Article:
Seed Selection Critical to Top Production
February 13, 2019 | View PDF
“Growers can control a lot of epigenetic factors but seed quality is the basis of efficient crop production.” -Kathryn Cayko
Developing new varieties of sugarbeet seed is a lengthy process involving seed companies, nurseries, Sidney Sugars Incorporated (SSI) and Ag Terra Technologies. Seed needs to fit this market, showing high sugars and tonnage as well as disease resistance. SSI submits the seed they want tested to Ag Terra which organizes the seed for testing, determining its viability and randomizing the seed for coded trials. Certain varieties also go to NDSU for cercospora and fusarium resistance testing.
Testing takes up to three years before seed is given full approval. However, if a seed is showing to be exceptional, some may be given to growers in just two years. “It’s a very good program and Alan Telck at Ag Terra is good to work with. We can look at varieties in May,” commented Cayko.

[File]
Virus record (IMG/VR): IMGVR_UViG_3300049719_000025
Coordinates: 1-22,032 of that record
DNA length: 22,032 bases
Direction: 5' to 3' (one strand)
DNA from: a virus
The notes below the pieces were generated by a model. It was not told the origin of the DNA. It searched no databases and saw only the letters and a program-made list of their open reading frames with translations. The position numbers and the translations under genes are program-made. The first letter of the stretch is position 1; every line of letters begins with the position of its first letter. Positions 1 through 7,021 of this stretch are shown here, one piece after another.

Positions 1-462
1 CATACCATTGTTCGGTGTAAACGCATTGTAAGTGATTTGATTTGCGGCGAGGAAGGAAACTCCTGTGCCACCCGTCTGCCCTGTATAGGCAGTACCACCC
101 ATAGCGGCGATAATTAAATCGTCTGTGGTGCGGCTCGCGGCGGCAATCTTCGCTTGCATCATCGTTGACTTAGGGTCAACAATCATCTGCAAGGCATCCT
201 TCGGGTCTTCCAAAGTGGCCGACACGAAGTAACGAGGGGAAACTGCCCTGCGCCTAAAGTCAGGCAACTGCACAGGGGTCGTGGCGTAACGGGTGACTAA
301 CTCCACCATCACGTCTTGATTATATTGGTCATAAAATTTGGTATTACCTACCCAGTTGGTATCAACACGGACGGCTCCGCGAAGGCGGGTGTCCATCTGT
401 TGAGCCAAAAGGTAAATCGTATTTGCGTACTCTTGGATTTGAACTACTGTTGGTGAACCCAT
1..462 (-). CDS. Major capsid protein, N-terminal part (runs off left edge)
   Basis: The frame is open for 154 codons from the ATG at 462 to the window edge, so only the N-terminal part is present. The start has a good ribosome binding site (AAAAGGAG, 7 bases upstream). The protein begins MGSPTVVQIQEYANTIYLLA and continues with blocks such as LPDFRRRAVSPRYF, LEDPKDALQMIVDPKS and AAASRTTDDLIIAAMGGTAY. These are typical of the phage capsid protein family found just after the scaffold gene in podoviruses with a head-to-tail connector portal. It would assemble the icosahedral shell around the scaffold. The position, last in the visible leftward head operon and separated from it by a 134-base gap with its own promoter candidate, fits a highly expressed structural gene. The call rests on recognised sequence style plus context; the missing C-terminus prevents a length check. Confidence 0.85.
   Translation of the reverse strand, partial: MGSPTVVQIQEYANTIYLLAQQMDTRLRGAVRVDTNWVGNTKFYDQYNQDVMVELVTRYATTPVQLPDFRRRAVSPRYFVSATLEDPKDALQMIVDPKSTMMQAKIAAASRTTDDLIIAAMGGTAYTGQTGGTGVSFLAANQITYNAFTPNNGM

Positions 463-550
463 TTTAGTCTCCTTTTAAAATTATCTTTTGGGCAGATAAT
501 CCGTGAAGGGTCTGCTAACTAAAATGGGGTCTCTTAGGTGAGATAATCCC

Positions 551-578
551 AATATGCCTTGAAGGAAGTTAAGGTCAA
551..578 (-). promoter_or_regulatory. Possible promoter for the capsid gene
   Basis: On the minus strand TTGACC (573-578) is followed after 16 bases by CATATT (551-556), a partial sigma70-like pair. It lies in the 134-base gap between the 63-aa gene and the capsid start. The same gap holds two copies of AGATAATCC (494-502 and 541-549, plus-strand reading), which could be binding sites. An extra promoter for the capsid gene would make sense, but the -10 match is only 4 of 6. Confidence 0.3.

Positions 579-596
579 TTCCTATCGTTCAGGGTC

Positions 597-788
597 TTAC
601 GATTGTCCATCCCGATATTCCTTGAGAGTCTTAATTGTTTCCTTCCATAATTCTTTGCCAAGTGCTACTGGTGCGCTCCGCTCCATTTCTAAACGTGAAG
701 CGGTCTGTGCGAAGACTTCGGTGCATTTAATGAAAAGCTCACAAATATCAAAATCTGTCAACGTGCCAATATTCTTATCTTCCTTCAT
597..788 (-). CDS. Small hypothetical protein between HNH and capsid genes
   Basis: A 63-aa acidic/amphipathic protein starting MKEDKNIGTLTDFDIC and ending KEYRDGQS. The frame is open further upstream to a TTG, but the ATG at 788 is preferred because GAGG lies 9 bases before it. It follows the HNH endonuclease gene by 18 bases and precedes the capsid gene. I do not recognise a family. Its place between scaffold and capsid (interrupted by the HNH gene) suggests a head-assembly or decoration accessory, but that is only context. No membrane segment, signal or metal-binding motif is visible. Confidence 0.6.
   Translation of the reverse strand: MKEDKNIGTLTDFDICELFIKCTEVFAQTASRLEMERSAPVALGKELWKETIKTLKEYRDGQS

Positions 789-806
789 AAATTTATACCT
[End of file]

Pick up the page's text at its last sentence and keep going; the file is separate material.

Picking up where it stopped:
Sidney Sugars performs coded test trials in the Sidney, Savage and Fairview growing areas. The Eastern Ag Research Center in Sidney also conducts strip trials on the same seeds. “It’s exciting to see those test strips out there,” Cayko said.
All the 2018 test varieties performed well for sugar content. However, there was a lot of difference in tonnage, with two really high producing varieties.
Different varieties work better in different area and what shows most promising in the nursery trials isn’t necessarily what works locally. The number one nursery test trial seed came in 7th while their number 2 seed placed 6th in the SSI growing area. There can also be vast differences in disease control with certain varieties, with some higher (bad) ratings seen with fusarium or cercospora in some fields.
“That’s why it’s so important that we get seed information from growers in real time,” Cayko explained.